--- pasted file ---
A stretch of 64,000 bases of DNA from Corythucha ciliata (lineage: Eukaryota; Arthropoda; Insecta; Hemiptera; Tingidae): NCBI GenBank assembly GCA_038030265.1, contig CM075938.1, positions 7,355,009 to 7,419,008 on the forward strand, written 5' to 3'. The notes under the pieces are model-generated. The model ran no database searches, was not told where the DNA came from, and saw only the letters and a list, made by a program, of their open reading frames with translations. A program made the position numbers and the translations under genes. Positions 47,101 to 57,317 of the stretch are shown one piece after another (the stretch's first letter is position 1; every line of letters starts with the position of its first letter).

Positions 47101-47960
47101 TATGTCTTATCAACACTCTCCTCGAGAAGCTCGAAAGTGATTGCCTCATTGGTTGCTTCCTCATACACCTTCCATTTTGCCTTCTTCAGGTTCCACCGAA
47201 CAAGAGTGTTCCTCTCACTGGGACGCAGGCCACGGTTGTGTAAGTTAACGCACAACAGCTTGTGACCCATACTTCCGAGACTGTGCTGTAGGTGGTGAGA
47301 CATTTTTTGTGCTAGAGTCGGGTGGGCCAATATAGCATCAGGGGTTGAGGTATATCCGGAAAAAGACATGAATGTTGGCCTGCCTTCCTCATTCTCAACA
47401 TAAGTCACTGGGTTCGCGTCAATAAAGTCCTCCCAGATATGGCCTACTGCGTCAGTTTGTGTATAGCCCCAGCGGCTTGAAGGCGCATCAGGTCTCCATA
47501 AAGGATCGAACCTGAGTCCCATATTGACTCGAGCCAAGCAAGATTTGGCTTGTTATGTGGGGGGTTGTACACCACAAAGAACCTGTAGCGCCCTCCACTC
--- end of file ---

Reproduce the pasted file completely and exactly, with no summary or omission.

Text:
A stretch of 64,000 bases of DNA from Corythucha ciliata (lineage: Eukaryota; Arthropoda; Insecta; Hemiptera; Tingidae): NCBI GenBank assembly GCA_038030265.1, contig CM075938.1, positions 7,355,009 to 7,419,008 on the forward strand, written 5' to 3'. The notes under the pieces are model-generated. The model ran no database searches, was not told where the DNA came from, and saw only the letters and a list, made by a program, of their open reading frames with translations. A program made the position numbers and the translations under genes. Positions 47,101 to 57,317 of the stretch are shown one piece after another (the stretch's first letter is position 1; every line of letters starts with the position of its first letter).

Positions 47101-47960
47101 TATGTCTTATCAACACTCTCCTCGAGAAGCTCGAAAGTGATTGCCTCATTGGTTGCTTCCTCATACACCTTCCATTTTGCCTTCTTCAGGTTCCACCGAA
47201 CAAGAGTGTTCCTCTCACTGGGACGCAGGCCACGGTTGTGTAAGTTAACGCACAACAGCTTGTGACCCATACTTCCGAGACTGTGCTGTAGGTGGTGAGA
47301 CATTTTTTGTGCTAGAGTCGGGTGGGCCAATATAGCATCAGGGGTTGAGGTATATCCGGAAAAAGACATGAATGTTGGCCTGCCTTCCTCATTCTCAACA
47401 TAAGTCACTGGGTTCGCGTCAATAAAGTCCTCCCAGATATGGCCTACTGCGTCAGTTTGTGTATAGCCCCAGCGGCTTGAAGGCGCATCAGGTCTCCATA
47501 AAGGATCGAACCTGAGTCCCATATTGACTCGAGCCAAGCAAGATTTGGCTTGTTATGTGGGGGGTTGTACACCACAAAGAACCTGTAGCGCCCTCCACTC